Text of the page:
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.380 vs .38 Special

Discussion in 'Handguns: General Discussion' started by 38snapcaps, Jul 6, 2004.

  1. 38snapcaps

    38snapcaps Well-Known Member

    For the past year and a half I've been carrying a Bersa .380. I have always been impressed with its accuracy and dependability. I shoot it better than any other handgun I have and have felt very confident with it.

    I found some steel plates, in a dumpster, about a sixteenth of an inch thick,
    I think electricians use them to cover wiring boxes. Fun targets, says me.

    I take one out and hang it on a board. First a .22lr-nice dent, no penetration. Then the Nine-yikes! tore right thru it and the board behind it! Last, my faithful friend, the Bersa-about the same dent as the .22 but larger.

    I got to thinking maybe I need heavier hitting power so I buy a S&W .38 snub. I go after my steel plate with l58 gr. FMJ expecting better results than the .380.

    Well, guess what? It did NOT penetrate any better than the .380. I was quite surprised. Now I can't shoot the revolver worth beans, it hurts my hand, and digs my thumb. But it carries nice and looks just great. But a thug isn't gonna care a whit how cool it looks.

    Now, after a couple of days of thinking about it, I'm going back to the .380. In fact, I'm looking realllll hard at a Sig 232.

    If the hitting power seems to be the same, shouldn't one carry the gun one shoots the best with?

    Your thoughts, please. No .380 bashing, no bragging up nines and .45's, I've looked at all of 'em and I don't care for them.
  2. Peter M. Eick

    Peter M. Eick Well-Known Member

    Hey, if you are happy with a 380 over a 38 big deal. What matters is where you hit and how confident you are with the weapon at that time you need it. You can argue 9mm vs 45 vs. 380, but an accurate hit counts in my opinion.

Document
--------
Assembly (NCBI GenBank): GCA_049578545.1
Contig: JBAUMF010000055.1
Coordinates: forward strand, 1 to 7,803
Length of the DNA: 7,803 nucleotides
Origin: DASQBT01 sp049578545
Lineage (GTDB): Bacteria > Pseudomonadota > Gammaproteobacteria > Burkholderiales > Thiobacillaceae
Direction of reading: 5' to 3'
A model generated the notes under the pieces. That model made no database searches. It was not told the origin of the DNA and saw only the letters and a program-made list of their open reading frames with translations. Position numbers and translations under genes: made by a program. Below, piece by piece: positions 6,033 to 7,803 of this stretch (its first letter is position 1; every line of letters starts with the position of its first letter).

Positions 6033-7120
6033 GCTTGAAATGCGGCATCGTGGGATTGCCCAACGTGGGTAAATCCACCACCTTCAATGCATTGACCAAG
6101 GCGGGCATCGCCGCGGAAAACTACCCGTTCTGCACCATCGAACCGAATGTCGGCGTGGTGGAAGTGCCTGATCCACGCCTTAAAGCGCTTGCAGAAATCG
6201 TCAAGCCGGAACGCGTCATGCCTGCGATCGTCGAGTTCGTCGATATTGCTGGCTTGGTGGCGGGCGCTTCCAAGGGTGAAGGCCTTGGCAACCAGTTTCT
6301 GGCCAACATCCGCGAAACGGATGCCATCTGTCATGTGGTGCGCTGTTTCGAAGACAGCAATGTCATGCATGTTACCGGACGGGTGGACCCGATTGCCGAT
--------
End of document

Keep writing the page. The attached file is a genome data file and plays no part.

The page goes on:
I carry a colt 380 gov sometimes because it is convenient and my risks are small. Lets face it, I am unlikely going to run into a gang of thugs out for a walk in my subdivision. I also carry a 38 sometimes just because it is easier to carry in some clothes.

    They key is I am confident with them, I can hit what I want and I shoot them often enough to be consistent.

    Your mileage may vary.....
  3. Ex-MA Hole

    Ex-MA Hole Well-Known Member

    I agree...

    ...this will open a HUGE can-o-worms, but sometimes I carry my P22 (boo, hiss, etc.)

    When I'm out hiking or walking with my Ritalin Child (a.k.a. Border Collie/ Lab/ Sheppard Mix), I usually take the .22, as it fit well in pants and it is light. I have a PPK which is much heavier.

    I know, that without a doubt, I can put 11 holes close together in something very quickly. I don't have that level of confidence with the PPK, especially while hiking/ walking and being out of breath. I have 8 shots, and I know that I will probably land 5-6 of them.

    I normally carry the PPK cecause of the .380 vs .22 "stopability".

    This all said, I'm going to get (or at least planning to get) a 642/442 this week, and solve the problem.

    Absolutely. Would you rather .45 or a .50 that you are not comfortable with, or a .22 that you can land 11 shots with?

    In a "perfect world", we would all have .50's and be able to hit a 2" target 25 yards. That is not realistic for everyone.


    P.S. In a perfect world, we wouldn't need guns. We would all be at the Playboy mansion...
  4. Dot_mdb

    Dot_mdb Well-Known Member

    Couple of things to consider here.

    First. The 158gr bullet out of the snubbie was probably only going 700'/sec. The 9mm was going maybe 1100'/sec. Velocity is what gets bullets through steel.

    Second. At least some .38 FMJ bullets have a very flat shape. I have a S&B 158gr cartridge sitting in front of me now and the flat portion on the front of that bullet is maybe 1/4" diameter. 9mm have a much pointier shape and will get through steel easier.